• Hold a simple at-home memorial service. Ask everyone to come up with a favorite memory of the person who died and select an object that represents that memory. Place a photo of the person who died on a table with a candle next to it. Begin by lighting the candle as someone leads a prayer. Each person tells their story and places the object on the table next to the photograph. When all the stories have been shared, close by singing a favorite song or sharing a food that recalls the one who died.

If a mourner lives alone or if one household wants to join virtually with another for this ritual, each household could have its own photo and candle. This could be done on videophone; videoconferencing (e.g. Zoom) is also possible, though you can’t sing or speak together due to the time offset.

  •  If the mourner(s) didn’t get a chance to say goodbye as the person was dying, they might be invited to write a letter to the one who died, saying those things they wish they had been able to say. Young children may draw a picture of what they’d like to say. These letters may then be destroyed in some way, as a way of letting go of at least a piece of the regret. (Make sure the child knows and is OK with this!) Depending on what’s possible in the home situation, the letters may be burned or buried. An adaptation of the second prayer for peace on ELW p. 76 might fit here:

Gracious and holy God, lead us from death to life, from falsehood to truth. Lead us from despair to hope, from fear to trust. Lead us from shame to grace, from regret to peace. Let peace fill our hearts, our homes, our world; through Jesus Christ, our Savior and Lord. Amen.

Again, the ritual can end with a song or with eating a food that recalls the one who died. This ritual is one that a person could do alone or with others.

  •  Another ritual of goodbye suitable for a solitary mourner as well as for a small group involves finding two physical symbols of the deceased, one the mourner wants to keep and one they are willing to let go. The symbols could be possessions of the one who died or gifts or cards which the mourner received from them.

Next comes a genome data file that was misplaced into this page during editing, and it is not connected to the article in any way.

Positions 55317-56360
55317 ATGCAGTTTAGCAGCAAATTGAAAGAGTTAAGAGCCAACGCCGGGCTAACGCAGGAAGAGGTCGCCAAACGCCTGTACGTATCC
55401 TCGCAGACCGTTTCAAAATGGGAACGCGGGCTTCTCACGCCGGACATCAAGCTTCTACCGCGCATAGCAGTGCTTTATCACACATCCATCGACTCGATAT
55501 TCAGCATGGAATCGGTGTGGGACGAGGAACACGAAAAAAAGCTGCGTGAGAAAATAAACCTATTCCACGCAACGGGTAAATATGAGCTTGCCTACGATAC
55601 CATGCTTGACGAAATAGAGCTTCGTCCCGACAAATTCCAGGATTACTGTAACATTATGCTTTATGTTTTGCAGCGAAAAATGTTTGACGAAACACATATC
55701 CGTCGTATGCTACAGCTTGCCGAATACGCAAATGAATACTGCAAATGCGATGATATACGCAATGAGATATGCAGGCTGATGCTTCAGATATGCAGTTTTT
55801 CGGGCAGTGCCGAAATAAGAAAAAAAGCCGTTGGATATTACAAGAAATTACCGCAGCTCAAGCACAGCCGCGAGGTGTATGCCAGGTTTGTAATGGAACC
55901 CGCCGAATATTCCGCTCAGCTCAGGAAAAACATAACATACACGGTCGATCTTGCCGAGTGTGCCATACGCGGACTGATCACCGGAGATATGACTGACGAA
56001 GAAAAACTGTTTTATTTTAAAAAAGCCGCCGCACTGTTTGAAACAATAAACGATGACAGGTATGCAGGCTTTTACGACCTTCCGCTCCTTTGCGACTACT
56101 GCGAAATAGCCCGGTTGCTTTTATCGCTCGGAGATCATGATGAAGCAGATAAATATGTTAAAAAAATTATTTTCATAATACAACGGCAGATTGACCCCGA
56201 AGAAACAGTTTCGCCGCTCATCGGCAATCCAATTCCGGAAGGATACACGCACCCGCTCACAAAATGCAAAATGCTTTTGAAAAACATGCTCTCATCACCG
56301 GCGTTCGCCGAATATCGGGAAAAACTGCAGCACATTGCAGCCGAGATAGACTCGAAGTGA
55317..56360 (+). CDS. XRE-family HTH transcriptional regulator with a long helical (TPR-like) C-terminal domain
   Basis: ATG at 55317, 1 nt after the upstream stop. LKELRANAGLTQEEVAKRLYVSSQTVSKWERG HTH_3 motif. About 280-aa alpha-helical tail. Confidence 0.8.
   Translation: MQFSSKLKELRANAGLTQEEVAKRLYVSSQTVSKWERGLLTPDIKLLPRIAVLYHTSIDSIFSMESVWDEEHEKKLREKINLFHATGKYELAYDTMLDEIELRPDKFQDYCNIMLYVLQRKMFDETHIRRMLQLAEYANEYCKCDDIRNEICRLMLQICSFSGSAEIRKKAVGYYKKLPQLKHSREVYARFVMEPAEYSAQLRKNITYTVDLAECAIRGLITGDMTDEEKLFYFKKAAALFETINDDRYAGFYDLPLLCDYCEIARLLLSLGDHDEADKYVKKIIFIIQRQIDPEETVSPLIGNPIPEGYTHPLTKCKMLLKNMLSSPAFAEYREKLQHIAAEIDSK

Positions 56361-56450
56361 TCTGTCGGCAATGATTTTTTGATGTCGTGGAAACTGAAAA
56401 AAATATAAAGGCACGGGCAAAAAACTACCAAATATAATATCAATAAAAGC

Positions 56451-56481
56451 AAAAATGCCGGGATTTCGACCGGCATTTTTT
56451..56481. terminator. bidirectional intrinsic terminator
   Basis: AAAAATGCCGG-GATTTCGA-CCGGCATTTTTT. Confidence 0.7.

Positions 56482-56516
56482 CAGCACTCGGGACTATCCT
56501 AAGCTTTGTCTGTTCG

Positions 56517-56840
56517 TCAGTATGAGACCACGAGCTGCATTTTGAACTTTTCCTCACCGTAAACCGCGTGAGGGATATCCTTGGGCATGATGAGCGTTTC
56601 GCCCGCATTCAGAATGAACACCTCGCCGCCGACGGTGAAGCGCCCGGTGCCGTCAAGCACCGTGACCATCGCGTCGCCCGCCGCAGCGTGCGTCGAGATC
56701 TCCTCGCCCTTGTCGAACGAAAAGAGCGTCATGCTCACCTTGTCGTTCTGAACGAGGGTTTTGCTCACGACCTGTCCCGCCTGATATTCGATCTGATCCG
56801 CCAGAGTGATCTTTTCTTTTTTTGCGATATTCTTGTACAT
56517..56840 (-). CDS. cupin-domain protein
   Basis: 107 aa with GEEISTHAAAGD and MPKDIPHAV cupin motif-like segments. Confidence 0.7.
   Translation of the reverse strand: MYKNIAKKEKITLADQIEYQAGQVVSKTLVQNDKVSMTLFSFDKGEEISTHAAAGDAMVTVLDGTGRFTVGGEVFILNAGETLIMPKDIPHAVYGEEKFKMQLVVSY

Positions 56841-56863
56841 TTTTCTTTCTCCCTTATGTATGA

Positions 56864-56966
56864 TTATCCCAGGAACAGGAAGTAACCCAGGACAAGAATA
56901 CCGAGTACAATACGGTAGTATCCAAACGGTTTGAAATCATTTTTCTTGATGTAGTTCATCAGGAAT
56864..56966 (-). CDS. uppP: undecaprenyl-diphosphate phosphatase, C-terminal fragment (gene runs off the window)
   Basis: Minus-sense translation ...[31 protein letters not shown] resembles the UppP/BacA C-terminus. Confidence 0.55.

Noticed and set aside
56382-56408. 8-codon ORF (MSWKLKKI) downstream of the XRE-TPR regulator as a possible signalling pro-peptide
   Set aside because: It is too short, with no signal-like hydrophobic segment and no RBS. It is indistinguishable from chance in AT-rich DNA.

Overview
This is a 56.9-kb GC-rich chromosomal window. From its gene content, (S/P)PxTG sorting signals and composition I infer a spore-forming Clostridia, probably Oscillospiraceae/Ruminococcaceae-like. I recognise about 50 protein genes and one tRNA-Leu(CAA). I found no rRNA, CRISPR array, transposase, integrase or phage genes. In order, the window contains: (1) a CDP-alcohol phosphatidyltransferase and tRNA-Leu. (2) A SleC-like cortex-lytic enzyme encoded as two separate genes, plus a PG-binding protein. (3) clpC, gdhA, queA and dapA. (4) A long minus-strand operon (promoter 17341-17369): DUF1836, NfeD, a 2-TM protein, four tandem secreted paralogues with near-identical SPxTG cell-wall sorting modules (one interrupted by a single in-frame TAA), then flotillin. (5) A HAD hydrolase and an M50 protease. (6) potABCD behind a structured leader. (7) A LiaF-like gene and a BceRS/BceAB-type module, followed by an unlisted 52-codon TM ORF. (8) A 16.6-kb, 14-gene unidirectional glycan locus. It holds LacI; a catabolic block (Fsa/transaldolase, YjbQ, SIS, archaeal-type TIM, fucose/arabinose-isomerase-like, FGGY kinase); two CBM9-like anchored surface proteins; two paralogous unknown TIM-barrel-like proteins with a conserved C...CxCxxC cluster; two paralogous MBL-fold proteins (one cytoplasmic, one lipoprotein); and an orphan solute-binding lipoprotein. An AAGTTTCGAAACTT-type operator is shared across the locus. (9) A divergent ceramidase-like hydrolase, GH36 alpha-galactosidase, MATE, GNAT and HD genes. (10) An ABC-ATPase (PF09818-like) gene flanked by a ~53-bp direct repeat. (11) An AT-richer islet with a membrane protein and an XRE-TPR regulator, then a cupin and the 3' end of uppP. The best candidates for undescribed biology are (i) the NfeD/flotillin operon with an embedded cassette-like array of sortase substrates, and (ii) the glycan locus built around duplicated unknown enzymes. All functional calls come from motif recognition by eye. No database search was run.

This two-part ritual embodies the necessity of letting go of the person as we knew them in this world while underscoring and treasuring what remains. During the first part of the ritual, one of these symbols is destroyed (torn up, burned, buried, set adrift) with a prayer and/or song of farewell. The farewell song could be, for example, ELW 222 or 223, a hymn from the “lament” section, or a favorite lullaby.

The second part of the ritual involves taking the other of the two symbols and placing it in a place of honor in the home—perhaps a prayer place set up for the purpose with a candle and other symbols—or if it’s something that can be worn, on one’s person. This could be accompanied by playing/singing one of the favorite songs of the person who died.

These home ritual suggestions at the time of death are not intended to replace the church’s funeral/memorial service. The church didn’t invent the human action of gathering to say goodbye to the dead; there is a deep human need to say goodbye and to be reassured that there will be a way to move on. When we cannot do this with the body of the deceased and/or in community, we are helped by other ways to make the loss real and begin the work of mourning at home.